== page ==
Economics of Daily Life

Economics is a study of how society manages its scarce resources. The literal translation for economy is “one who manages a household. ” “In an increasingly complex world connected by social and economic interaction and interdependence, news of stock market fluctuations, consumer confidence scores, and various economic indicators fill the media” (Broome & Preston-Grimes, 2011). This means that economics is everywhere, even in a home. Every household makes decisions that follow the economic principles. There are tradeoffs, and incentives.
Supply and demand regularly show up in a household setting, as do decisions regarding limits on price and time. I am a single mom and the science of economics is a daily occurrence, at the grocery store, while doing homework, and in my choice of home and bills. Economics is an inevitable part of most people’s daily lives. It occurs in every facet of home, work, and school. There are ten principles to economics. They are the decisions that need to be made in regards to the jobs that need to be done, and the management of the resources that will allow the necessities to be provided.
One of the principles that occur most in my daily life is tradeoffs. Tradeoffs occur when a person has to choose between one thing and another, forgoing one desirable option, for the more beneficial, sometimes undesired option. In a study done in 2011, a Montessori middle school set up a school store. Some of the students just ran the store, some of them bought items to sell, and others made things to sell in the store. The kids that ran the store did so as a trade-off of playing at their lunch or hanging out with their friends.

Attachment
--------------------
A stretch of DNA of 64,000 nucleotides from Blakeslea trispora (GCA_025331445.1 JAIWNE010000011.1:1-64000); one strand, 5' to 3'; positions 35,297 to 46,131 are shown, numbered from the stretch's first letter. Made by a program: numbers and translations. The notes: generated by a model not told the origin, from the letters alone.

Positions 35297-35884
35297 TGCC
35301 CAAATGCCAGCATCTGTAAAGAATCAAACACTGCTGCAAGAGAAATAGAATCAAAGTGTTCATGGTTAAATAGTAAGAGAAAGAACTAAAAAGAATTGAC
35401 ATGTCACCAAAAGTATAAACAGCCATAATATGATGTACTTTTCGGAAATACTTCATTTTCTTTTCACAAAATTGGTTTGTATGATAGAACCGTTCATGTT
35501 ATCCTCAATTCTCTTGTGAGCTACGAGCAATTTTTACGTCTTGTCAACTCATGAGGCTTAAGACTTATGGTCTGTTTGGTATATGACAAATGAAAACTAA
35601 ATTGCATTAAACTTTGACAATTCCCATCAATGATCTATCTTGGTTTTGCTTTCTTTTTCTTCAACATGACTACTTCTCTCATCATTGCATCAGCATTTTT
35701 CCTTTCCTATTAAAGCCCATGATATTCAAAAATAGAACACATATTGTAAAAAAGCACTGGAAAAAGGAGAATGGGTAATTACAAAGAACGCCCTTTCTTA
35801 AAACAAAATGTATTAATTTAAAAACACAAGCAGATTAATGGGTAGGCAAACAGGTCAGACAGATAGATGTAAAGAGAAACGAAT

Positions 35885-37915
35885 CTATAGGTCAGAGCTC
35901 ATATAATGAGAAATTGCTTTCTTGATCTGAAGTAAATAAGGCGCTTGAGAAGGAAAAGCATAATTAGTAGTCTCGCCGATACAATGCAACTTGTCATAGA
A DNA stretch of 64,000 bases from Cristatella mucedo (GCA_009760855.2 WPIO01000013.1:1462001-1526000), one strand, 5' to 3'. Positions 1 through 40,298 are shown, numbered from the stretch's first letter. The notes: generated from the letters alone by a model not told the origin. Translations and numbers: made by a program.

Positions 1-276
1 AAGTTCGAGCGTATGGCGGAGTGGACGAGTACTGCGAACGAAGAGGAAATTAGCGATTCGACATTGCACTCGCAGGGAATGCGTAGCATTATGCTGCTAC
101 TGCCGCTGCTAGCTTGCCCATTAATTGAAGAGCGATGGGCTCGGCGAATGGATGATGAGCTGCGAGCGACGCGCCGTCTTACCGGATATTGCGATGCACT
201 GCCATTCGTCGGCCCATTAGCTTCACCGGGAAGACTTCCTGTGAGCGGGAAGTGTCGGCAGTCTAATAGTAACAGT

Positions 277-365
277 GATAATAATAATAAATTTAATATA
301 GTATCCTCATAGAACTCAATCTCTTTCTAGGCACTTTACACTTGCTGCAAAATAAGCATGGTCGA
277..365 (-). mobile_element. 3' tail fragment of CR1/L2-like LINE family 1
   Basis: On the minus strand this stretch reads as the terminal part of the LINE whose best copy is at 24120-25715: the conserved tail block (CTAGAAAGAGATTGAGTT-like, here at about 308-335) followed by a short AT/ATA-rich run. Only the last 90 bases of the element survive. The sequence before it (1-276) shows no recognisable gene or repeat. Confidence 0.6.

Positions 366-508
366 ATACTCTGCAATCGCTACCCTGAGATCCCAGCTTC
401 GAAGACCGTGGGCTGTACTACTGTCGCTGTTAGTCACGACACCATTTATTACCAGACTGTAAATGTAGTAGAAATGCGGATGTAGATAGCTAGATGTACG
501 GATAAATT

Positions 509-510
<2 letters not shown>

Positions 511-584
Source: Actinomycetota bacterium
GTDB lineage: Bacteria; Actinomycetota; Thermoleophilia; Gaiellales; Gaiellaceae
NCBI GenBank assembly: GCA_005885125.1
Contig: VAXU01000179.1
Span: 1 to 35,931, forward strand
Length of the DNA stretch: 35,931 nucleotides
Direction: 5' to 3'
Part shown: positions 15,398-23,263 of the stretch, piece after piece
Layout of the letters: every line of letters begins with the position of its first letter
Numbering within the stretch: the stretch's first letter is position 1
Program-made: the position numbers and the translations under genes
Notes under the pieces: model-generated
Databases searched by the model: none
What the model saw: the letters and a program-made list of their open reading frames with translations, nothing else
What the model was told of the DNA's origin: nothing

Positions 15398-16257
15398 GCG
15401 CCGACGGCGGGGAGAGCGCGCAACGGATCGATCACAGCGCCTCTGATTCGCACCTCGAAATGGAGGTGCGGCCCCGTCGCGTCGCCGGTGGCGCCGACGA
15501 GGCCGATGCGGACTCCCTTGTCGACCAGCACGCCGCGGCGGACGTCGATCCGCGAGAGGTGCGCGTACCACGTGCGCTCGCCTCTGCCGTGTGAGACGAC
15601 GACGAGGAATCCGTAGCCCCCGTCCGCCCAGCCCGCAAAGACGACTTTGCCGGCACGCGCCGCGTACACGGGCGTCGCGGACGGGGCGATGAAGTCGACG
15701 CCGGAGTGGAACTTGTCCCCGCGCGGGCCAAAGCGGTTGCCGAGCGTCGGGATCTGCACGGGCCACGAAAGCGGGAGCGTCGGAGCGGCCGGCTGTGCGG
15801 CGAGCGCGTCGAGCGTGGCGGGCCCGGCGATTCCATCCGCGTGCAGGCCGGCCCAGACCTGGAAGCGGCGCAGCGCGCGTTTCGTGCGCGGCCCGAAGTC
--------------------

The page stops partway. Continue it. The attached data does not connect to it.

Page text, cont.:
Sam was one of the students who chose to make something to sell in the store. Sam traded his time on Sunday to make pretzel bites to sell, instead of doing something else of his own desire. Tradeoffs are common in my life, as I am a working mother of 4 children, who is now going to school full time. I often choose between sleep and homework, and sometimes, homework and extra time with my children. There is also the trade-off of being with friends or keeping my house clean. I could probably list a few hundred tradeoffs that occur during my day.
Another principle of economics is incentive. Incentives are a form of motivation for a person to do something; a simple example of incentives is being paid working wages. The Montessori school children in the study had an incentive for their school to do well; the profit would be funds for a school trip at the end of the year. The better their school store did the more money they had at the end of the year (Broome & Preston-Grimes, 2011). Incentives are one of the principles that show up in my daily life regularly. With four children in one house, the concept of incentives is crucial.
There are chores to be done daily, and the incentive of money as a reward is one of the incentives I use. In my job, I also receive the incentive of money for working. Incentives also show up while driving; not getting a speeding ticket is the incentive for driving the speed limit. Tradeoffs and incentives are only two of the ten principles that I come across in my life at home. Not only am I a mom but I am a manager of a floral shop in a town close to me. Supply and demand are so very apparent in my field, and it is a very fluid thing. The supply that I handle daily is obviously the flowers.